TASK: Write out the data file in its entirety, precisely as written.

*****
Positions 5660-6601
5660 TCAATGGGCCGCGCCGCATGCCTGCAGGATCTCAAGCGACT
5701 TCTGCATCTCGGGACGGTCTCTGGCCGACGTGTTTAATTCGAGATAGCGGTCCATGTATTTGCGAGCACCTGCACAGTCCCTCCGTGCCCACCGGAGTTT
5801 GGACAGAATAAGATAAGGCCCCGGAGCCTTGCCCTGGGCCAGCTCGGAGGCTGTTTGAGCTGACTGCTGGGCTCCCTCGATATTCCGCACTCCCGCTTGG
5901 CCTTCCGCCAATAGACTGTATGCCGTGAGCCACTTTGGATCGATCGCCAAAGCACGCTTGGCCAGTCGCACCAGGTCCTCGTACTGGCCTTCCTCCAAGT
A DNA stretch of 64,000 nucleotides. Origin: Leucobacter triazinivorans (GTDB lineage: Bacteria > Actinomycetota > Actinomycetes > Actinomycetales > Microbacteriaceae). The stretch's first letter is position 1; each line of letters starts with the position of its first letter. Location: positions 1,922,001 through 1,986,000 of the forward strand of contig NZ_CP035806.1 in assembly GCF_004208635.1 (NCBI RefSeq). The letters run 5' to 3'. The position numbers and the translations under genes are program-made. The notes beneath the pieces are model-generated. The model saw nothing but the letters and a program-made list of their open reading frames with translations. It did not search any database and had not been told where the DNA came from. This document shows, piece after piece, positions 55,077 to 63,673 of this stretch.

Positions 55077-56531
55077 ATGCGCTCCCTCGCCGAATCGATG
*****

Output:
Positions 5660-6601
5660 TCAATGGGCCGCGCCGCATGCCTGCAGGATCTCAAGCGACT
5701 TCTGCATCTCGGGACGGTCTCTGGCCGACGTGTTTAATTCGAGATAGCGGTCCATGTATTTGCGAGCACCTGCACAGTCCCTCCGTGCCCACCGGAGTTT
5801 GGACAGAATAAGATAAGGCCCCGGAGCCTTGCCCTGGGCCAGCTCGGAGGCTGTTTGAGCTGACTGCTGGGCTCCCTCGATATTCCGCACTCCCGCTTGG
5901 CCTTCCGCCAATAGACTGTATGCCGTGAGCCACTTTGGATCGATCGCCAAAGCACGCTTGGCCAGTCGCACCAGGTCCTCGTACTGGCCTTCCTCCAAGT
A DNA stretch of 64,000 nucleotides. Origin: Leucobacter triazinivorans (GTDB lineage: Bacteria > Actinomycetota > Actinomycetes > Actinomycetales > Microbacteriaceae). The stretch's first letter is position 1; each line of letters starts with the position of its first letter. Location: positions 1,922,001 through 1,986,000 of the forward strand of contig NZ_CP035806.1 in assembly GCF_004208635.1 (NCBI RefSeq). The letters run 5' to 3'. The position numbers and the translations under genes are program-made. The notes beneath the pieces are model-generated. The model saw nothing but the letters and a program-made list of their open reading frames with translations. It did not search any database and had not been told where the DNA came from. This document shows, piece after piece, positions 55,077 to 63,673 of this stretch.

Positions 55077-56531
55077 ATGCGCTCCCTCGCCGAATCGATG